Current Project: Vacation/no back to school for me :D
Status: Dodged Irene
Rejection: How can anyone critizice my baby?
Rejection is so personal. When I first started writing, I took every critisicm and suggestion as a personal afront to my beautiful child (manuscript). I quickly learned that for the most part all the suggestions were constructive and if I listened, really listened, I could improve my writing. Most of the time the chanes were little, fixing dangling participles so I didn't leave the reader going ... huh ... and shaking their head in confusion. The list would go on and on if I wanted to elaborate, which I don't.
One famous and very well known romance writer once said (this is a semi quote because I can't remember the exact) "I went to the post office and sent my manuscript to an editor and it was returned so fast it hit me in the head as I was leaving."
Well, I have never had that happen but I have had a requested manuscript take over 3 years to receive a rejections letter. Many authors say they would like feed back as to why the piece was rejected. However that can be confusing as well. When I had an agent, I received many conflicting reasons as to why they did not want the book. For example, one house said their was no conflict and the next house said the conflict was too much. So what did that mean? Did they read it?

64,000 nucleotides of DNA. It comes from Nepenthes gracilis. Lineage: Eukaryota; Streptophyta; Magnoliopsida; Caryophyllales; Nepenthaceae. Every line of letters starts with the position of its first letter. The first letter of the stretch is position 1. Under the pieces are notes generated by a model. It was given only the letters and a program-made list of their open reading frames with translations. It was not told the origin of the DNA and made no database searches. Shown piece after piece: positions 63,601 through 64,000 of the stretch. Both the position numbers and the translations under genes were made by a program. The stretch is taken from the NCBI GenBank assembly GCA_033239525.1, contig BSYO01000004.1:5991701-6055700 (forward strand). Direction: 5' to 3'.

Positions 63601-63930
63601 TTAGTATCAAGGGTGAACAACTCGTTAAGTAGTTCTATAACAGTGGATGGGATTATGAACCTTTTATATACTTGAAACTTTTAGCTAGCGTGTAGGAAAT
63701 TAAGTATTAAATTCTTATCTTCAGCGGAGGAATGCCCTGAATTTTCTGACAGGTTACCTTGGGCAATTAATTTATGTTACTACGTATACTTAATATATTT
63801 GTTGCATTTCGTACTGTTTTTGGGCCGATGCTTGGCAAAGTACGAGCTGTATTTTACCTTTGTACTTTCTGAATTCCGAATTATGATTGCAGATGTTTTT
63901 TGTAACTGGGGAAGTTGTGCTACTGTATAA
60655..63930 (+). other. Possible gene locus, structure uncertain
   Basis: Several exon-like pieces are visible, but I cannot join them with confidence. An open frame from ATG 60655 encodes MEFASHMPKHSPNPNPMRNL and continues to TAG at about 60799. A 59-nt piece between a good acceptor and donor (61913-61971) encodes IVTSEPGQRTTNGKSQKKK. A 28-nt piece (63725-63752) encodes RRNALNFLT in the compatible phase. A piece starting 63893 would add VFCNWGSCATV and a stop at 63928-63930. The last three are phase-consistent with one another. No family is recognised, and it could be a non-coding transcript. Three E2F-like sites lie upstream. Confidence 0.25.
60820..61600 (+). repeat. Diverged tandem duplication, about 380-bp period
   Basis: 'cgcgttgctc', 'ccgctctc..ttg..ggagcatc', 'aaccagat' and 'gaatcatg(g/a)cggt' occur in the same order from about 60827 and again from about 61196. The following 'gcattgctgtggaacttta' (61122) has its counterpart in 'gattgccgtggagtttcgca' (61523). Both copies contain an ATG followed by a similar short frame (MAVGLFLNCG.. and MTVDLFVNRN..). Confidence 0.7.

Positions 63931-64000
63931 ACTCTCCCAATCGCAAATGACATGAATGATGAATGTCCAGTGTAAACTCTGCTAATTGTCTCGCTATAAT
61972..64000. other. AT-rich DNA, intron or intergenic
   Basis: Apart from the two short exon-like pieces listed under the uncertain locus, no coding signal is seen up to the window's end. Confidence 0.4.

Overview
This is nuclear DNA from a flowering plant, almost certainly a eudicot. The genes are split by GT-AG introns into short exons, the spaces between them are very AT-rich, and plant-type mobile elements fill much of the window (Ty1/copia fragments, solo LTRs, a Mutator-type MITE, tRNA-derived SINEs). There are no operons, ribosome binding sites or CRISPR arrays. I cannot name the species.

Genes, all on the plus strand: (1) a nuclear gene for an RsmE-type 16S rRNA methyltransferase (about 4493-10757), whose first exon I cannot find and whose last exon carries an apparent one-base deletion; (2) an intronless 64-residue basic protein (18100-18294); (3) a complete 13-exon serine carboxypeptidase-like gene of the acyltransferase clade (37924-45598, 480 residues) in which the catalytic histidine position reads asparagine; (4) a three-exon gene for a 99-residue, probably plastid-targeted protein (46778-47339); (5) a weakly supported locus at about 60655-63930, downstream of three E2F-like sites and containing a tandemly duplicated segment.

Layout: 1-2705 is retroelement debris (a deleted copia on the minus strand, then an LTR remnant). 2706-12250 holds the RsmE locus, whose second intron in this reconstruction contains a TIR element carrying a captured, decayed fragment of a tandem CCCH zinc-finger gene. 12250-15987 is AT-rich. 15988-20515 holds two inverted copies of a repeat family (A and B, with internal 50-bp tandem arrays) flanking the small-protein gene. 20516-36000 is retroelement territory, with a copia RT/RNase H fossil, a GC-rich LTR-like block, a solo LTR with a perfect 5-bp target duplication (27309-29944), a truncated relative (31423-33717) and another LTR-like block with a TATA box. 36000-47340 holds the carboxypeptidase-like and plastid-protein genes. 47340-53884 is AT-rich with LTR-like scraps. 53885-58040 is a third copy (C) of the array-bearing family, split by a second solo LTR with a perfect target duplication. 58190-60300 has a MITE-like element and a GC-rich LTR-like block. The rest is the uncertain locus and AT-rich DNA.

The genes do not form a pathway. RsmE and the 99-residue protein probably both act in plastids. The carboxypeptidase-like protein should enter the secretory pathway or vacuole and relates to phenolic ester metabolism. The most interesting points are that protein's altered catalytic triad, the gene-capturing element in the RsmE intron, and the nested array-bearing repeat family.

Another author who spoke at a Dream Spinner conference said "I have received so many rejections letters I wall papered my bathroom in my office with them." I haven't received enough to wall paper a bathroom but close.
Whatever the case, I suggest we learn from rejections, critiques and well meaning suggestions. Weed out the ridiculous and move on.
Now back to vacation. We are moving from Atlantic City to Manhattan tomorrow and I have a $1.oo in my hand to gamble. Going to try to double my money :). And if all this sounds a bit jumbled, I'm not surprised.